See that nothing is said if Thomas indeed touched the wounds of Jesus for he was caught up in the experience and sight of the Risen Lord.

Then he said to Thomas, “Put your finger here and see my hands, and bring your hand and put it into my side, and do not be unbelieving, but believe.” Thomas answered and said to him, “My Lord and my God!”

John 20:27-28
“The Incredulity of Saint Thomas”, a painting by Caravaggio from commons.wikimedia.org.

Like Thomas, Jesus touches us in the most personal and unique manner that deep inside us we also cry with intensity “my Lord and my God” to him. Though we can enumerate many reasons and persons who have led us into believing in Jesus, we also admit at the same time that there is no specifically single reason nor person for our faith in God except our very selves, of our personal conviction that transcends all proofs and logic because, we were so touched.

The gospels teem with so many stories of Jesus touching especially the sick when healing them and surprisingly, as we reflect on these stories, we too are touched, even by the Lord. And our perspectives and lives eventually change because we have experienced Jesus.

The same is very true with the many people we have known and met, the few perhaps we have befriended and loved: so many things in our lives have turned for the best simply because we were touched, literally and figuratively speaking.

When I was still teaching in our all-girls’ school in Malolos City, I used to remind my students in high school to never be fooled by a man’s looks and “porma”, to always look for a man who really loves you, respects you, and touches you as a person, as a woman. And they would always ask me how can they determine that? My usual response was they would “feel” that because a man or any person with integrity would always “touch” you.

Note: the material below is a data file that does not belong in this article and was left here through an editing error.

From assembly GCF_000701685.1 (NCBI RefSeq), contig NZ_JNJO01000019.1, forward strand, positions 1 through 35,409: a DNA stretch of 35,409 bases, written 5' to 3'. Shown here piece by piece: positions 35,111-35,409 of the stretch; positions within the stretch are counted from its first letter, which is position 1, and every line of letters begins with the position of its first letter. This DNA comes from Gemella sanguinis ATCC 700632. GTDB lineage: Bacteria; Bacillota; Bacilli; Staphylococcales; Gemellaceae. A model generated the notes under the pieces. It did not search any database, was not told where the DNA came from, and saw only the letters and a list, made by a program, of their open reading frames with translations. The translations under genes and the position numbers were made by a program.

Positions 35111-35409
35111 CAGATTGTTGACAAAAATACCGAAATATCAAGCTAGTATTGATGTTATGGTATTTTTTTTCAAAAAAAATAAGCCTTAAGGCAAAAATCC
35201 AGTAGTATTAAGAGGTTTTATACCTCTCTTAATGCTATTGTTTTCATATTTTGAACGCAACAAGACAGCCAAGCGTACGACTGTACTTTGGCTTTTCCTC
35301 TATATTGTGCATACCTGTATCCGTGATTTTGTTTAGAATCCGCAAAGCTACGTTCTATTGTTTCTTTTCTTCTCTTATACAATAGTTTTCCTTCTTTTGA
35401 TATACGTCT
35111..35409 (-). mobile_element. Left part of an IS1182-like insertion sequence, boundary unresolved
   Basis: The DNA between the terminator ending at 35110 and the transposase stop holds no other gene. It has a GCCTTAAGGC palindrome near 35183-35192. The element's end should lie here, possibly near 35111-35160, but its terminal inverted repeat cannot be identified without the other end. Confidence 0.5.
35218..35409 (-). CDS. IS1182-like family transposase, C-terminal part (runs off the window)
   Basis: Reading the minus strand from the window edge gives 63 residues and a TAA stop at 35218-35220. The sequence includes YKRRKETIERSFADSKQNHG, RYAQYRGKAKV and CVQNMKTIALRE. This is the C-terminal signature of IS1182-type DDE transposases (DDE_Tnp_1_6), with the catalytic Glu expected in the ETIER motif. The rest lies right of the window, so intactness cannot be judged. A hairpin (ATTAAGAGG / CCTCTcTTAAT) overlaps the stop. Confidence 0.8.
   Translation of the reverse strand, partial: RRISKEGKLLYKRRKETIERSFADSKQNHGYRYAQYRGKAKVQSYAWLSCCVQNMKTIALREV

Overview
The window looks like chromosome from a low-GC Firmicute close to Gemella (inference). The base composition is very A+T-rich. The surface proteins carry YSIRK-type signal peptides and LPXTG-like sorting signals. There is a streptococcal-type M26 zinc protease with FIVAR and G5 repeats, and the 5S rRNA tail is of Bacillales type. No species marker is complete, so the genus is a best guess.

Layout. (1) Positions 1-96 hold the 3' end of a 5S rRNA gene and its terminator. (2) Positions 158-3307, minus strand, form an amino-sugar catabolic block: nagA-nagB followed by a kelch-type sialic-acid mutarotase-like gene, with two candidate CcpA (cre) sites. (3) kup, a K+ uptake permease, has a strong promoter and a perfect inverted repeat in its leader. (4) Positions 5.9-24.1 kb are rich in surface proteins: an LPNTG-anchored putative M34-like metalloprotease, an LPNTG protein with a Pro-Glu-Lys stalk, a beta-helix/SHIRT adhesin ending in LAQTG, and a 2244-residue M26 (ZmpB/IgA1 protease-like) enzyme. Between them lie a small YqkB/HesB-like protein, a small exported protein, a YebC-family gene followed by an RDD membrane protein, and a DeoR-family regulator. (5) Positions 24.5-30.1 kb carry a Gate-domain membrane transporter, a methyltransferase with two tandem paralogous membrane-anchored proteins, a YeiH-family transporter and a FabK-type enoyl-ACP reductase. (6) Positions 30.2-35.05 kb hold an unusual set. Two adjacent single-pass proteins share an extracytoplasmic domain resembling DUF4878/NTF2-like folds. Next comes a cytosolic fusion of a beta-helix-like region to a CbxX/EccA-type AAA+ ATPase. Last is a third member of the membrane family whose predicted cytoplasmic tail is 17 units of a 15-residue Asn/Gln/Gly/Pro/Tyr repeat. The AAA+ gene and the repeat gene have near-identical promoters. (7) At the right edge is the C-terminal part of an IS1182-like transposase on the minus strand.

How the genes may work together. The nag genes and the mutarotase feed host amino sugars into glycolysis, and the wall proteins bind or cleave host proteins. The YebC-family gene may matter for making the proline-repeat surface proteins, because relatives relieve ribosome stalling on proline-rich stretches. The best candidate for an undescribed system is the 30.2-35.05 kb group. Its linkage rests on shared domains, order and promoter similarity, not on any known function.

Then I would play to them Lisa Stansfield’s 2004 He Touches Me:

He don’t bring me anything but love
He don’t bring me anything but love
If you offered me the stars I would decline
I don’t need ’em I got mine
I don’t know where to start
But I know what’s in my heart
So keep your silver and your gold 
’cause I got my man to have and hold

As our lives gradually return to some semblance of normalcy following the decrease in cases of COVID-19, it would be nice that we try to remember and recall those many experiences we have had since the start of the pandemic in 2020, the people who touched us.

One beautiful lesson this pandemic had taught us is that even if we practice social distancing, we can still be emotionally close with one another in so many ways and means. And even if we still have to maintain that social distance as minimum health protocol in this pandemic, there are so many occasions for us to touch one another to express our love and concern, our gratitude and apologies to any one who have touched us.

From QuotesGram.com.

It is about time that we touch base with them again, and this time, let us get in touch with one another in the most meaningful and loving way, with intensity, so that no matter what happens next, we may have that deep sense of joy and fulfillment of being truly human, of having experienced “the warmth of a loving face” as Camus expressed in The Plague.

Everyone is drained and exhausted by COVID-19, with many still out of touch following their many losses during the pandemic – loved ones, career, studies, goals and plans in life that were disrupted, permanently or temporarily.